Updated: 6:30 p.m. | Posted: 1:35 p.m.
A federal judge has ruled against a group of Minneapolis residents who challenged the route of the proposed Southwest Corridor light rail project.
A group called the Lakes and Parks Alliance of Minneapolis, claimed the Metropolitan Council settled on a light rail corridor before it completed a required final environmental review. The lawsuit was filed in 2014.
The Met Council denied that its planning process violated federal law.
District court chief judge John Tunheim agreed but said it was a "close case". He noted the planning process forces the council to walk a tight rope given the need to win numerous municipal consent agreements in mapping out a new light rail train path.
"This Court's task here, however, is not to consider the wisdom of the Council's decisions and deals, but rather, is limited to deciding whether the Council violated federal law," Tunheim wrote in the summary judgment order.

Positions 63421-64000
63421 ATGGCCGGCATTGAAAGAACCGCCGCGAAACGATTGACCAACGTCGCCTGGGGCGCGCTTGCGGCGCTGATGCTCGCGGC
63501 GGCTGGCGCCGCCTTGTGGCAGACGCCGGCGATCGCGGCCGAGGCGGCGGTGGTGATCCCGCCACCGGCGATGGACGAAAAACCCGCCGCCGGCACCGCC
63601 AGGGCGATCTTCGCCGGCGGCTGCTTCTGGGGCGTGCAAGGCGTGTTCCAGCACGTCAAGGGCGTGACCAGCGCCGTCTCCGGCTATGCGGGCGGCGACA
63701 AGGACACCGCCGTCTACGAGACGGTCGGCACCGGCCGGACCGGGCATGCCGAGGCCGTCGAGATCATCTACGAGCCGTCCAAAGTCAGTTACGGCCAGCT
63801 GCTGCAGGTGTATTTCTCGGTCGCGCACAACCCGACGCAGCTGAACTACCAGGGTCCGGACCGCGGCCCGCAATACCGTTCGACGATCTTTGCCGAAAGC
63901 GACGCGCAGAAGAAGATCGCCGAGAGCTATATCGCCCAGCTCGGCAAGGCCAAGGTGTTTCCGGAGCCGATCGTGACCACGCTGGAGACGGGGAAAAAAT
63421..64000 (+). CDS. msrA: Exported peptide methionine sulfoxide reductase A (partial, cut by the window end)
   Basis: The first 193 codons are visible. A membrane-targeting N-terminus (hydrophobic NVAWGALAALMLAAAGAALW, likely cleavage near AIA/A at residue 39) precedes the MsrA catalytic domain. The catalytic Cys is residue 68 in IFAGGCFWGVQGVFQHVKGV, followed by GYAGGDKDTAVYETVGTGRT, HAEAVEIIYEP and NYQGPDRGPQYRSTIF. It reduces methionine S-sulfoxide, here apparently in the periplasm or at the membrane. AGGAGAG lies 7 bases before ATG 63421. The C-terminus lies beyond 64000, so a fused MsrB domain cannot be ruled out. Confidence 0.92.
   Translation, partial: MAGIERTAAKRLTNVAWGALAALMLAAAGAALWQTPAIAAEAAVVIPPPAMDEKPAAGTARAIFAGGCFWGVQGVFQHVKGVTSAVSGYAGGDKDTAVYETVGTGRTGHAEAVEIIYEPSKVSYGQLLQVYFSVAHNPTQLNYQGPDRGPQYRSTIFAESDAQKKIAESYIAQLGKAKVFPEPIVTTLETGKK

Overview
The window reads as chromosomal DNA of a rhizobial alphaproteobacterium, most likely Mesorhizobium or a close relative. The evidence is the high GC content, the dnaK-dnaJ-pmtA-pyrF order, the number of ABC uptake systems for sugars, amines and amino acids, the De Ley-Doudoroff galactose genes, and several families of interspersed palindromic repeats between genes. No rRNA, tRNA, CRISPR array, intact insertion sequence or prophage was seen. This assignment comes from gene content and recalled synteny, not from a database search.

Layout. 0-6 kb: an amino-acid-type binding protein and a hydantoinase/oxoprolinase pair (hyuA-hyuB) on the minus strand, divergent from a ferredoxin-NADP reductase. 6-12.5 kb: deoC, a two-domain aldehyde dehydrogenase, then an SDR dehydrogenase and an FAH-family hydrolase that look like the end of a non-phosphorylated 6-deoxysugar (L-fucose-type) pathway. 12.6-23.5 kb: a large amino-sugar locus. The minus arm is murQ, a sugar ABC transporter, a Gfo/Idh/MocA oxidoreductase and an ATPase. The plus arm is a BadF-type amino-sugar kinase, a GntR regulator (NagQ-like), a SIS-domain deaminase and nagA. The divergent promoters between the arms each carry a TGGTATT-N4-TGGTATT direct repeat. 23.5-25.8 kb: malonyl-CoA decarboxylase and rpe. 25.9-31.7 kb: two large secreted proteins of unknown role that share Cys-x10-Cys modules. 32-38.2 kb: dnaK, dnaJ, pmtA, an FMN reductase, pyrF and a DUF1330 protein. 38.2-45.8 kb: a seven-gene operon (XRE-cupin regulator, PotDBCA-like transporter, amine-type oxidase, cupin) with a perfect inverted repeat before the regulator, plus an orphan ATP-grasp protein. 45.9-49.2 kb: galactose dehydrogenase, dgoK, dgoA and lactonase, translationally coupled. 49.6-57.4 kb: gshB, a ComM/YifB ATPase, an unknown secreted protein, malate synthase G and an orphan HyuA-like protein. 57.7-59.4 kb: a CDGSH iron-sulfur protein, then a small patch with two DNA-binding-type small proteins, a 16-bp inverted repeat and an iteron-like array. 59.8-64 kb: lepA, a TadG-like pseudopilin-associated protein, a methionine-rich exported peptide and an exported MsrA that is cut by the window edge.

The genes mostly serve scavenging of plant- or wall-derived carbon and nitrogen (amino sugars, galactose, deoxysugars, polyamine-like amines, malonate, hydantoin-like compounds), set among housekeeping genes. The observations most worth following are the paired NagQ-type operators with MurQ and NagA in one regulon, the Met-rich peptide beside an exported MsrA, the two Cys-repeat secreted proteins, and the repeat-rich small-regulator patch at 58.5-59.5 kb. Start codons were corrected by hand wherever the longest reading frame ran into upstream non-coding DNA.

The Lakes and Parks Alliance is extremely disappointed by the decision, a spokesperson for the group said in a statement.
"It's based on the precise question as to whether the Met Council is allowed to break its promises — that is, its legally negotiated Memorandums of Understanding with the City of Minneapolis and others. The decision says yes, they can," the spokesperson said, adding the group will be considering other options.
The Met Council is pleased with the ruling, said Metropolitan Council Chair Alene Tchourumoff.
"The Council continues to engage residents and businesses as we plan for this project, which will improve mobility and connect people with jobs all across the region," Tchourumoff said in a statement.
Transit planners hope to connect downtown Minneapolis with the southwestern suburbs. Critics are concerned that the proposed line would threaten a popular biking, walking and cross country ski trail.
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